Python molurusIndian Python

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Geographic Range

Python molurus ranges across the lower half of the Asian continent. The species' western limit is thought to be the Indus Valley. It may range as far north as Quingchuan County of Sichuan Province, China, and as far south as Borneo. Indian pythons seem to be absent from the Malayan Peninsula. It has yet to be determined whether the populations scattered throughout several of the smaller islands are native or feral (escaped pets) populations. There are two recognized subspecies of P. molurus which are separated by geographic range and certain physical characteristics. P. molurus molurus is native to India, Pakistan, Sri Lanka, and Nepal. The larger of the two, P. molurus bivitatus (the Burmese python), is typically thought to range from Myanmar eastward across southern Asia through China and Indonesia. It is not present on the island of Sumatra. Introduced individuals have been sighted in the Florida Everglades. (Murphy and Henderson, 1997)

Habitat

Indian pythons are found in a variety of habitats including rainforests, river valleys, woodlands, scrublands, grassy marshes, and semi rocky foothills. They are usually found in habitats with areas that can provide sufficient cover. This species is never found very far from water sources, and seems to prefer very damp terrain. (Murphy and Henderson, 1997; Woodland Park Zoo, 2000)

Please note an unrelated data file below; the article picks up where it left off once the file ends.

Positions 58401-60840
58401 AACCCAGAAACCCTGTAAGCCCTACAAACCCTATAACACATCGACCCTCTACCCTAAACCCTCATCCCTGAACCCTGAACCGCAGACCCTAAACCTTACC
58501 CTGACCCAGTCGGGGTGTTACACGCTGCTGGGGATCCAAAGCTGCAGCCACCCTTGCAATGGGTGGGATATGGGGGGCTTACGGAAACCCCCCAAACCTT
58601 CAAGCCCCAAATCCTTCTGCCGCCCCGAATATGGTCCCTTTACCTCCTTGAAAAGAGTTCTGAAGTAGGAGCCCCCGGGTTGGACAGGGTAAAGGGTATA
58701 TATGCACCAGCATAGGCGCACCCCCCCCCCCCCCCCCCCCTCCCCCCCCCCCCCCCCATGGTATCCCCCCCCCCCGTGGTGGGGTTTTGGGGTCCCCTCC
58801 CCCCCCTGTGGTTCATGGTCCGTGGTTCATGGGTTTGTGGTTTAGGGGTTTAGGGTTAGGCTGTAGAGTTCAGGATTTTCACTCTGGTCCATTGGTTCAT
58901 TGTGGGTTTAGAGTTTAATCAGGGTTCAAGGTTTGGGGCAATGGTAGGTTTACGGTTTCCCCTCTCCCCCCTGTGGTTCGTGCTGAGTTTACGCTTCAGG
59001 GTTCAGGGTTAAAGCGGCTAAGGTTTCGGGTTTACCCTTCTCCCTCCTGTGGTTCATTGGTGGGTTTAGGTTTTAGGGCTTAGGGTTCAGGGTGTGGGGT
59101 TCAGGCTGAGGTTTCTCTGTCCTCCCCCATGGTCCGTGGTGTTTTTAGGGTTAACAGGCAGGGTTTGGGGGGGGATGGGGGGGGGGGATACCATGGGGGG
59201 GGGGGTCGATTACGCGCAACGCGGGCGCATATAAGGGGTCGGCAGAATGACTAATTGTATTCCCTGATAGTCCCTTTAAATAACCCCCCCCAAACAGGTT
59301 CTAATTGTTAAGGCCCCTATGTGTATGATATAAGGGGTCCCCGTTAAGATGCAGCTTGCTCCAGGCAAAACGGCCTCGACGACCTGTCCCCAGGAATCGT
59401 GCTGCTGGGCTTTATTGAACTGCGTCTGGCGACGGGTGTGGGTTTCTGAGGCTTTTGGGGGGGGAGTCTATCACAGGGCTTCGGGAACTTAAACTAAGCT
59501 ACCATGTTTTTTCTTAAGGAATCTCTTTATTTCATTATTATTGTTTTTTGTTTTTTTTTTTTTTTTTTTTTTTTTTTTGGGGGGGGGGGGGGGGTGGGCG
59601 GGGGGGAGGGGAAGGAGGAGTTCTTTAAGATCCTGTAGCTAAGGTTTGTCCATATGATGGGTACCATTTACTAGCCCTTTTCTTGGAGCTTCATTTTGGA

Physical Description

Indian pythons are divided into two recognized subspecies, which can be distinguished by physical characteristics. Burmese pythons, P. molurus bivitatus, can grow to lengths of about 7.6 m (25 ft), and can weigh as much as 137 kg (300 lbs.). Indian pythons, P. molurus molurus, stays smaller, reaching a maximum of about 6.4 m (21 ft) in length, and weighing as much as 91 kg (200 lbs.). The hides of both subspecies are marked with a rectangular mosaic type pattern that runs the full length of the animal. P. molurus bivitatus is more darkly colored, with shades of brown and dark cream rectangles that lay over a black background. This subspecies is also characterized by an arrow-shaped marking present on the top of the head, which begins the pattern. P. molurus molurus has similar markings with light brown and tan rectangles placed over a typically cream background. P. molurus molurus only has a partial arrow-shaped marking on the top of the head. Each scale of P. molurus molurus is a single color.